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Blok P

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Blok P

Blok P, South side
Blok P, North side with flag
Blok P, balconies

Blok P was the largest residential building in Nuuk, as well as the largest in all of Greenland . It contained around 320 apartments and it is said that approximately 1% of the total population of the entire country lived in the building.[1] The building was demolished on the 19th of October, 2012.[2]

History

The building was built and erected in 1965–1966 as part of the Danish parliament's Folketinget programme since 1953 to modernize and urbanize the Greenlandic infrastructure by moving people away from the coastal settlements which were deemed "unprofitable, unhealthy and unmodern".

When it was built it was the largest building construction in what was then the Kingdom of Denmark.[3] The size and floor plan of the apartments were entirely unsuitable for the Inuit lifestyle, with narrow doorways making it difficult, or sometimes impossible to enter and exit wearing thick cold weather clothing, and common European style wardrobes were too small to store fishing gear. This gear was then stored on the balconies, blocking fire exits and creating a security hazard.[4] During the first years there were minor problems with coagulated blood clogging up the drainage, stemming from the fishermen using the only available reasonable place to carve up their catch; the bathtubs.

The building was only five stories high but at a length of 64 apartments, translating to over 200 metres, it cut right across Nuuk in an east-west direction. Block P was generally viewed very unfavourably by the local population, and it was even presented to tourists as "so depressing that it's almost an attraction in itself".[5]

There are no concrete plans for Blok P area yet, however since July 2013 the commune has developed a community building project called 'Nuuk Playground', designed to address the needs of the community.[6]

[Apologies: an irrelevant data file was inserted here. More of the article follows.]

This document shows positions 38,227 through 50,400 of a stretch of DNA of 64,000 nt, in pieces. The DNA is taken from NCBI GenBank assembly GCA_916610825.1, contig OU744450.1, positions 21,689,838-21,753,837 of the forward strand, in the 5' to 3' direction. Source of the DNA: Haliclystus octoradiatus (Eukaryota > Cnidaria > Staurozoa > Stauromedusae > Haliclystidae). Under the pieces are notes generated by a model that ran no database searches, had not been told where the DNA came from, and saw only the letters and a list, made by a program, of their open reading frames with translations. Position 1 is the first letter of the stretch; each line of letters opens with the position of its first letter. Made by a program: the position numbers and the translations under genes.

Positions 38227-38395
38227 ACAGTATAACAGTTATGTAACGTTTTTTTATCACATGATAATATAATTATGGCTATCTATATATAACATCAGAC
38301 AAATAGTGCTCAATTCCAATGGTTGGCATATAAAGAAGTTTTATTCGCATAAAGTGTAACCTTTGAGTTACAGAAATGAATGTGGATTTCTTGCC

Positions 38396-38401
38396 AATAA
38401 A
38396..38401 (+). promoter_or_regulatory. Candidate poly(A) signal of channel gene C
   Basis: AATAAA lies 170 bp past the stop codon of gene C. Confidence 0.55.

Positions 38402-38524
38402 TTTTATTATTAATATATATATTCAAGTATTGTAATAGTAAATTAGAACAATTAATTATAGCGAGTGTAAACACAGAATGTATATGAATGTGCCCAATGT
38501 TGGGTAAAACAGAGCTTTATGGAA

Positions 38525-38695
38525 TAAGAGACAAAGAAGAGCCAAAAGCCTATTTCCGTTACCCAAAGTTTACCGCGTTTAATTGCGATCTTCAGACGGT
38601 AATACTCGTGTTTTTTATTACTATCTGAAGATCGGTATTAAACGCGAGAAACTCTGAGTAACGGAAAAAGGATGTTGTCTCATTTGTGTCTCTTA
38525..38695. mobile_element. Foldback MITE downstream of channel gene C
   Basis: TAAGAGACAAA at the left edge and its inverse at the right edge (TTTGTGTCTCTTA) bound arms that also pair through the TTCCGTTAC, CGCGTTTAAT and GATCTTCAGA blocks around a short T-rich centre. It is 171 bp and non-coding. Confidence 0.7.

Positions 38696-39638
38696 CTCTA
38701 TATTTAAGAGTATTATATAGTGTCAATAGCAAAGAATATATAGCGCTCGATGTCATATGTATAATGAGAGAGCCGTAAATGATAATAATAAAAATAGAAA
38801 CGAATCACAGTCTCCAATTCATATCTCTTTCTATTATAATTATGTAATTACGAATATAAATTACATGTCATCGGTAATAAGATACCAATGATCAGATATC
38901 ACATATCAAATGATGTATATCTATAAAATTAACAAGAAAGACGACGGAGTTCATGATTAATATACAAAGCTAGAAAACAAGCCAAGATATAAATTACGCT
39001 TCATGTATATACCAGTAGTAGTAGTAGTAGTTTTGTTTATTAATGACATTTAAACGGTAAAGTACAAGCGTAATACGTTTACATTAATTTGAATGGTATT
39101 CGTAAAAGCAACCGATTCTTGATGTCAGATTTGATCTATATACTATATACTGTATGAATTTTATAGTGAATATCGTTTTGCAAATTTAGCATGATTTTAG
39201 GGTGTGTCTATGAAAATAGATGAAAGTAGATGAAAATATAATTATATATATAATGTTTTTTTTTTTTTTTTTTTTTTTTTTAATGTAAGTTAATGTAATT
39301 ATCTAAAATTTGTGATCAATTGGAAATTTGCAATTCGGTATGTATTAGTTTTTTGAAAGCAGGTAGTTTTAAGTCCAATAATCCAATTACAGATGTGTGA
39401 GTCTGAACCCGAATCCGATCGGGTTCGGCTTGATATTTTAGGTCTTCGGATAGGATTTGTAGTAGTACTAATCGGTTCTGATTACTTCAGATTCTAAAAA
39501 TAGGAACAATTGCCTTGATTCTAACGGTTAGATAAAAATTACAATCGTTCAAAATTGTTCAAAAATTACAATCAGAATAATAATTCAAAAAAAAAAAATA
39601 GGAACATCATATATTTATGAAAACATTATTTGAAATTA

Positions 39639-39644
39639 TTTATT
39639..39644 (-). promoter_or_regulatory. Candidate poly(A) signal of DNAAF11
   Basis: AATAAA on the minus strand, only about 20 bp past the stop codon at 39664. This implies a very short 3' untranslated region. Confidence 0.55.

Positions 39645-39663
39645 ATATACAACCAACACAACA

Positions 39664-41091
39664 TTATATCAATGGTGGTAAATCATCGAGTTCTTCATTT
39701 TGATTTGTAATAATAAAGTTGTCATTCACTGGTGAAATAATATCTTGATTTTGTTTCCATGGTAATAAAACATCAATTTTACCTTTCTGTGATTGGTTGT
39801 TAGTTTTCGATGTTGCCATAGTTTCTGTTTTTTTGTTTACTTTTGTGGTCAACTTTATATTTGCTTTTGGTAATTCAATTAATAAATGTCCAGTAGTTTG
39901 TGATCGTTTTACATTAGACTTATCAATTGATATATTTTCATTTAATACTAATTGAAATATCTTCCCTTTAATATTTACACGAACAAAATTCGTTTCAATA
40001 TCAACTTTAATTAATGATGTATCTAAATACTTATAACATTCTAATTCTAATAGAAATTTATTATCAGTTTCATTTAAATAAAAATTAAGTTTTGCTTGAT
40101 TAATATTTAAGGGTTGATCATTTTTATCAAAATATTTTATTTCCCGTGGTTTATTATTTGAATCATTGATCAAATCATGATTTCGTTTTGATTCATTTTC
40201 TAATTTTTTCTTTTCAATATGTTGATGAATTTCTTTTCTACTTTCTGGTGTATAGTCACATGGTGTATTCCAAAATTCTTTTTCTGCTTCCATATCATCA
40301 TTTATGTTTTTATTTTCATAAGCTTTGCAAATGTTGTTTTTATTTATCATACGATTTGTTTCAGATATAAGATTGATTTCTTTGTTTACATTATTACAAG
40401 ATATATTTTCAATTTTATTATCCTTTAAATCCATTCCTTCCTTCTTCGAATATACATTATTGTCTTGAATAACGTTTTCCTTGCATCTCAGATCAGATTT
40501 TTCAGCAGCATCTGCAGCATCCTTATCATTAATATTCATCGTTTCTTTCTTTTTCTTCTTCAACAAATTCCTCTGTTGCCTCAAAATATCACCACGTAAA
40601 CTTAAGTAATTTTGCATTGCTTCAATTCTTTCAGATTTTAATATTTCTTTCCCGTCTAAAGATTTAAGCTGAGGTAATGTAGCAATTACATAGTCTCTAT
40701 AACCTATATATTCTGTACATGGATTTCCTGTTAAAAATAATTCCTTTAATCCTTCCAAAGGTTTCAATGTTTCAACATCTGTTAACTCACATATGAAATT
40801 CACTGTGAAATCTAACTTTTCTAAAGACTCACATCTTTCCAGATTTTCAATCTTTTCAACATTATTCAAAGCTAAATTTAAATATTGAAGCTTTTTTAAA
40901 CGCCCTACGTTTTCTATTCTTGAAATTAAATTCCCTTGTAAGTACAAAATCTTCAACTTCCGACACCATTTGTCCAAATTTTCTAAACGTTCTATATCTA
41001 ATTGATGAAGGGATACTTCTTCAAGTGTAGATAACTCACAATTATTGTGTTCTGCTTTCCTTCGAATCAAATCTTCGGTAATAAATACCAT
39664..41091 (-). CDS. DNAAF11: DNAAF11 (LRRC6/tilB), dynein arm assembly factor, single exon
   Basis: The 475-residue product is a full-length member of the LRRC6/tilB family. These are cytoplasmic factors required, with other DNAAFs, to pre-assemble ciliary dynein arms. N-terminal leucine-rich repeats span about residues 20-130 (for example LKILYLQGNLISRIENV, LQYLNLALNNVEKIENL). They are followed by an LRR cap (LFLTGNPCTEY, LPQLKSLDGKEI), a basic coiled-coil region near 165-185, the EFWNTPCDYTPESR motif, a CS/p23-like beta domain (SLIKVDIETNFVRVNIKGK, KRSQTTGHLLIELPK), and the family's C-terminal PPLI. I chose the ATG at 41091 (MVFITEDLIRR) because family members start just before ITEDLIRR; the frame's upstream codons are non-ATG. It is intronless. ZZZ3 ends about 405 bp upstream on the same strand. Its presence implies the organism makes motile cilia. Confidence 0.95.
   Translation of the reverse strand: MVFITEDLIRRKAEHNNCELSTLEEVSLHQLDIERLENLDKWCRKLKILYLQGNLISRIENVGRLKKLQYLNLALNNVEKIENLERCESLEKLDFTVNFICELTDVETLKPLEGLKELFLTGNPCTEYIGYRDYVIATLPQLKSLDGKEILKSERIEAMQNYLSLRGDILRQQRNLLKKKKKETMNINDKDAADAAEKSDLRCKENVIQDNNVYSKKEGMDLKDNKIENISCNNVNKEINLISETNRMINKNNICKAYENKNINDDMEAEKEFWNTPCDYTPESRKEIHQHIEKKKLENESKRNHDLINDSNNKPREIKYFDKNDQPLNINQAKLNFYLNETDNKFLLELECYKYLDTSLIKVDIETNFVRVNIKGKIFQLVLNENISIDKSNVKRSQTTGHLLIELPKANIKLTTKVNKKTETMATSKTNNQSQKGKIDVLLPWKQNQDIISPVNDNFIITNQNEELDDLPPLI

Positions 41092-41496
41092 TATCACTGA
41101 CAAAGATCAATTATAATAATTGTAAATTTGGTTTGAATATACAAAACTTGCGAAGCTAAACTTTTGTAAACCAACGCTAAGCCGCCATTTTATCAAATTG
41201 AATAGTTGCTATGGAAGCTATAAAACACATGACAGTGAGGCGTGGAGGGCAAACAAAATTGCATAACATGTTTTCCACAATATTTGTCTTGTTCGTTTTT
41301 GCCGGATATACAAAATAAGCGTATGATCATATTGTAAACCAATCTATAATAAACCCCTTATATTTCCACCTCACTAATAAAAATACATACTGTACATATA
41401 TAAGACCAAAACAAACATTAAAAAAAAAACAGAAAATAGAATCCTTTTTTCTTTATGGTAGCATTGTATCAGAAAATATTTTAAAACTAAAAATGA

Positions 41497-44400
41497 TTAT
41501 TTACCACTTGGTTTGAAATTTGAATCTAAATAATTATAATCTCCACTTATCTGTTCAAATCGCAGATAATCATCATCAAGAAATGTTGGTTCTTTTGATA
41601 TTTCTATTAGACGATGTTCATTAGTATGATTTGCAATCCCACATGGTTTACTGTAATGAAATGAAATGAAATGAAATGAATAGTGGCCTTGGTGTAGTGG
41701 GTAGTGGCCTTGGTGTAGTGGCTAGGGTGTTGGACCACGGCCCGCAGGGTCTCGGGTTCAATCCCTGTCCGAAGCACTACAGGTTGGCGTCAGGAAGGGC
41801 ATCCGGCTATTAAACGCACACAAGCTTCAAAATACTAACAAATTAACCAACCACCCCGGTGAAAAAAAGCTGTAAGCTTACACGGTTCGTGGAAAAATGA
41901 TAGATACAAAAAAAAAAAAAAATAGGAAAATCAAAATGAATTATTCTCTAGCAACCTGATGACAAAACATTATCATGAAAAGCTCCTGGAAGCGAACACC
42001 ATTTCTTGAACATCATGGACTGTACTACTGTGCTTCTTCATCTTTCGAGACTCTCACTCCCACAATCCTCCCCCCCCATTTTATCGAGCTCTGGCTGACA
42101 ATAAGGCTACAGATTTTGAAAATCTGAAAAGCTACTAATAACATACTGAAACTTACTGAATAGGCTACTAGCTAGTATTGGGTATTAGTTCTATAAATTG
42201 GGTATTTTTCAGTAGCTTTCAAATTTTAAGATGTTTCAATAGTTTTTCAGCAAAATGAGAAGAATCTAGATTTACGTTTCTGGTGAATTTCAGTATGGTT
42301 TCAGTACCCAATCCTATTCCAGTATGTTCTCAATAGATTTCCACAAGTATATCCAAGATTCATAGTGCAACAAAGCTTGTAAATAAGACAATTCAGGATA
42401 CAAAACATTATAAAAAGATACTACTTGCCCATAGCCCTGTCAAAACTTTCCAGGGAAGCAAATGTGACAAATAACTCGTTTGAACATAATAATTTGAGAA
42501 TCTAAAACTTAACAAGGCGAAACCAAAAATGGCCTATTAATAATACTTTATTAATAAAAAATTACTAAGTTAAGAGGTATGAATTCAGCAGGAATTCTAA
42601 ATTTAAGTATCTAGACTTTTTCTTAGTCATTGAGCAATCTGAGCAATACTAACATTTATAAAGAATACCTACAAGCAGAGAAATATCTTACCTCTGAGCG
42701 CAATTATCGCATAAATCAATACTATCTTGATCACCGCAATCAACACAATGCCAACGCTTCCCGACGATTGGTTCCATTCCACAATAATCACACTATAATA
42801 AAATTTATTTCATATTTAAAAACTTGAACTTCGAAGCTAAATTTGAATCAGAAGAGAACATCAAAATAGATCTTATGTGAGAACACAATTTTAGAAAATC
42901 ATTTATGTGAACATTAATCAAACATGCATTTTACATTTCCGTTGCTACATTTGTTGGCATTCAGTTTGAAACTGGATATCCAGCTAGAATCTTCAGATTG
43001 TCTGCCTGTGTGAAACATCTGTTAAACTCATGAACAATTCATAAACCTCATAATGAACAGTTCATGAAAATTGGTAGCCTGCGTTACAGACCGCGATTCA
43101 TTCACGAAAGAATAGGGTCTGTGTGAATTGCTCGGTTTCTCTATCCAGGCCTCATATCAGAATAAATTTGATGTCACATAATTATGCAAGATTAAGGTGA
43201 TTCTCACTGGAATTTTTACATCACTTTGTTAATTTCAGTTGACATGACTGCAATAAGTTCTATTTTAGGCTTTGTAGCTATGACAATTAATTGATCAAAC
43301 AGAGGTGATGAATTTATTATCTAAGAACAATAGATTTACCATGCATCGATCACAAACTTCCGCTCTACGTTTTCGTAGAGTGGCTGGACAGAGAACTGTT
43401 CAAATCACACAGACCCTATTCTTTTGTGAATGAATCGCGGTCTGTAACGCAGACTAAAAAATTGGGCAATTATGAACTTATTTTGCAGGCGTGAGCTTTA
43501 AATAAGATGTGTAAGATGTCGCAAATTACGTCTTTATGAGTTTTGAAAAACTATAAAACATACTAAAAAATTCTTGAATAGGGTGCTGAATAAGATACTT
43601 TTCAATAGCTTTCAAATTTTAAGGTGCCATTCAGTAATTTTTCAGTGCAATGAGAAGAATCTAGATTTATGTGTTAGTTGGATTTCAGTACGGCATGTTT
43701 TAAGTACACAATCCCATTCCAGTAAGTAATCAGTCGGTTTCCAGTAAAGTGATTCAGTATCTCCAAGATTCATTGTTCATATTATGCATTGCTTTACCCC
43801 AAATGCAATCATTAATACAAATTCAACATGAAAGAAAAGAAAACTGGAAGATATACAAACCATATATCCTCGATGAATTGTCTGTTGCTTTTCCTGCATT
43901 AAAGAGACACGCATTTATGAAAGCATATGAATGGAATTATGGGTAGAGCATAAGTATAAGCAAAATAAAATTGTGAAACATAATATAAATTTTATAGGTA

Recent developments

Greenland Home Rule in conjunction with Nuuk City Council proposed a plan in 2010 to dismantle and sanitize the building. The current residents are being offered housing in Qinngorput.[7] Presently the building is to be dismantled in four, possibly five stages, starting in 2011 with the final stage of land clearing and handover in 2014–2015.

Largest Greenland flag

The northern end of the house was decorated with the biggest known Greenlandic flag. The flag, which consisted of discarded articles of clothing, was sewn by a local artist with the help of schoolchildren.[8]


References

  1. ^ Rudy Brueggemann. "Greenland: The Last Great Place - Greenlandic Architecture". Retrieved 2011-03-18. 
  2. ^ Lea Wind-Friis: "Berømt og berygtet grønlandsk bygning fik dramatisk afslutning", tilgået 19-10-2012
  3. ^ "Farvel til blok P" (in Danish). Politiken.dk. Retrieved 06-02-2011. 
  4. ^ "Nuuk, Mike Bode and Staffan Schmidt". Retrieved 06-02-2011. 
  5. ^ "Block P in Nuuk Town (Godthab)". Retrieved 06-02-2011. 
  6. ^ http://www.thefourthcontinent.com/2013/06/05/just-add-sand-beach-volleyball-the-arctic-and-nuuk-playground
  7. ^ "Block P-dwellers resettled in Qinngorput" (in Danish). Sermitsiaq.AG. Retrieved 06-02-2011. 
  8. ^ Tim Folger. "Changing Greenland". National Geographic. Retrieved 06-02-2011. 

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